Since the skull cannot expand, any tumor that grows in the brain will cause swelling and pressure on important structures. This leads to pain, balance issues, numbness, double or blurry vision, tingling, dizziness, weakness, or other neurological symptoms. Those symptoms can manifest as an inability to walk in a straight line or the feeling that your head is being pulled to the ground. Again, your neurological symptom(s) will depend on where the pressure has built up in your brain.
Extremely high blood pressure
Extremely high blood pressure, or hypertension, can push the brain’s blood vessels to their limit. This causes two things to occur: they can become damaged, which causes swelling, and they can leak fluid. Both of these things lead to swelling and since the skull doesn’t offer space to expand, this swelling puts pressure on the brain. This causes symptoms that may include headache, nausea, dizziness, weakness, confusion, seizures, and blurred vision. Receiving treatment to lower your blood pressure can improve and relieve symptoms, but must be done cautiously.
An aneurysm occurs when part of an artery wall, which carries blood, gets weak and consequently narrows. These aneurysms can leak, causing blood to seep into the brain. When blood leaks into the brain, it causes extreme, sudden pain (see below). It is very important to be vigilant if you ever experience such pain because a leaking aneurysm can turn into a ruptured aneurysm. If an aneurysm ruptures, that causes a lot of blood to pour into the brain, which can lead to life-threatening pressure build up.
Bleeding in the brain
When blood touches the very sensitive lining of the brain, called the meninges, it can cause headaches so severe that they are often described as “the worst headache of your life.” Importantly, because this lining is sensitive, the headache worsens very rapidly. Doctors will likely ask how quickly the pain came on. Since most headaches start gradually (even those that eventually become quite painful), a headache that reaches maximum intensity within one hour causes concern for bleeding in the brain. This is why headaches caused by bleeding in the brain are often called “thunderclap” headaches.
When to See a Doctor for Morning Headache Pain
The bottom line is that head pain combined with neurological symptoms, like those mentioned at the beginning of this article, are always considered abnormal until proven otherwise. Therefore, if you wake up with a headache and any symptom that feels “off” to you, your headache then falls into the Pain-Plus category, which means it’s best to see a healthcare professional.
This is especially true if you feel like you’re experiencing adult-onset migraines. In most cases, migraine sufferers start getting them in their teens or 20s. Therefore, if you’re already in your 30s, 40s, or older and start developing what you think are migraines, or if you feel unfamiliar neurological symptoms, consult your doctor.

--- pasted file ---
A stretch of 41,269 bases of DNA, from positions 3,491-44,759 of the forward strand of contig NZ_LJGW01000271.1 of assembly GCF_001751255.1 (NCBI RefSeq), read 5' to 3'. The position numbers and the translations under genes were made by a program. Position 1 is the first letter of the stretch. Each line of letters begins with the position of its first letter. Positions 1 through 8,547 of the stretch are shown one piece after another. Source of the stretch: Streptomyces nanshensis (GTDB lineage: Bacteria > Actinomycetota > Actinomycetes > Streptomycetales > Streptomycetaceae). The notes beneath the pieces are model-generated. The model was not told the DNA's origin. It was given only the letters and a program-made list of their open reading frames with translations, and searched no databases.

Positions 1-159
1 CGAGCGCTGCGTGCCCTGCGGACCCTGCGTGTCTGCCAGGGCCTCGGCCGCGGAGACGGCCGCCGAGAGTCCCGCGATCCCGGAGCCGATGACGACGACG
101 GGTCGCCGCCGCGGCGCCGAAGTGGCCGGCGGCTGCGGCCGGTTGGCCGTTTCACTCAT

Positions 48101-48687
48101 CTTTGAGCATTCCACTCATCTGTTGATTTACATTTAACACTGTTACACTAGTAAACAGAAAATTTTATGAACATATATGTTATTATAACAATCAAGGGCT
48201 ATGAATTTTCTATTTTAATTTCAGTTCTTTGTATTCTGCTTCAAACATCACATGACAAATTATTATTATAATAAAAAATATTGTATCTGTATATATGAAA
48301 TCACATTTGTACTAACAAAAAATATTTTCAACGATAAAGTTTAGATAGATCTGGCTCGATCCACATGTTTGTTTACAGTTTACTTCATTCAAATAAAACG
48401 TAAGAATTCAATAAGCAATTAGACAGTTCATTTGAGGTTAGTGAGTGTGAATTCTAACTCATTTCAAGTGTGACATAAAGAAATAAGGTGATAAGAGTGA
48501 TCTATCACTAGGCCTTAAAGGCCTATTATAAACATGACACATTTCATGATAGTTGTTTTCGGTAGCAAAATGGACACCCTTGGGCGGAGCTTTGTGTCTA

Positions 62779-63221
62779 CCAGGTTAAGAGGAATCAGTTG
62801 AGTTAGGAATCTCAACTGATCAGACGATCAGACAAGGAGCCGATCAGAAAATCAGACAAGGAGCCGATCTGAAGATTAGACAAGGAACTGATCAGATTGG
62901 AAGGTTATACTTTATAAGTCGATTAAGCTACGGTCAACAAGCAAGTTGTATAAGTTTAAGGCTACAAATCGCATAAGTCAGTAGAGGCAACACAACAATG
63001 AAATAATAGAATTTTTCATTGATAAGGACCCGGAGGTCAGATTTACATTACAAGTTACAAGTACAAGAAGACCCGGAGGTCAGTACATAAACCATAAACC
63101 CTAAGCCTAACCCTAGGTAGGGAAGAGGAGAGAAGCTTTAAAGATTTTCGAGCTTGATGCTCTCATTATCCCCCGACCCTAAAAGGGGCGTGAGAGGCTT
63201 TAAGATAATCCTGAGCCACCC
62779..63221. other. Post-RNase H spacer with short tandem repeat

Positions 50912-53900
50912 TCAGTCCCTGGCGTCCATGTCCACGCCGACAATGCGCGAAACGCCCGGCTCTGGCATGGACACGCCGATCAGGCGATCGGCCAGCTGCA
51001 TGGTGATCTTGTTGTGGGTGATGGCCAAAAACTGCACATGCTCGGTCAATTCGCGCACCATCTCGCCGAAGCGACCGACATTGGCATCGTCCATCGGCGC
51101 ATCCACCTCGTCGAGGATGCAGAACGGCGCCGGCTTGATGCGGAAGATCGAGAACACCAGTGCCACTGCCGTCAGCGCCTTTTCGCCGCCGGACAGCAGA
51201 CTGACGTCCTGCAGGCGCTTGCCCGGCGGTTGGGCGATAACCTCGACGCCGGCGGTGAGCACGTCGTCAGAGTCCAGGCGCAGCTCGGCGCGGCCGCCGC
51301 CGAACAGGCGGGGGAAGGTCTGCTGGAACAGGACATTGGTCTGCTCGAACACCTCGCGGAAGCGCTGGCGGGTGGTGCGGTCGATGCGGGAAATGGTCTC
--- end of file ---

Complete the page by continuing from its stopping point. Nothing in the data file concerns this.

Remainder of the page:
Treatments for Morning Headaches
Treating Morning Tension Headaches
Tension headaches with no neurological symptoms have a wide variety of causes and treatments. Getting a massage, speaking to a nutritionist or therapist, addressing your snoring issues, getting more sleep, drinking more water, etc. are great ways to begin to address morning tension headaches, especially if you suspect a food allergy, are having sleep issues, or don’t drink enough fluids during the day. For headaches related to conditions like sleep apnea or bruxism, you may even need special equipment like a Continuous Positive Airway Pressure (CPAP) machine or a mouth guard.
Treating Morning Migraines
While there are a few theories on exactly how migraines work and what causes them, there is still a lot we don’t know. Most sufferers work with a doctor to become familiar with their own migraine triggers, symptoms, and the treatment options that are effective for them. For both tension headaches and migraines, there is a wide range of over-the-counter medications available that can bring relief. If you’re waking up every morning with a headache like this, it’s wise to talk to a doctor.
Treating Serious Morning Headaches
In the case of a serious headache with unusual neurological symptoms, seek immediate care. Your doctor will likely order a scan to determine what’s causing your symptoms and interventions can range from medication to surgery.
While morning headaches are usually common, they could also be a sign of something more serious. This is especially true if neurological symptoms occur simultaneously. Categorize your headache by noticing any neurological or unusual symptoms, and seek care accordingly.
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K Health articles are all written and reviewed by MDs, PhDs, NPs, or PharmDs and are for informational purposes only. This information does not constitute and should not be relied on for professional medical advice. Always talk to your doctor about the risks and benefits of any treatment.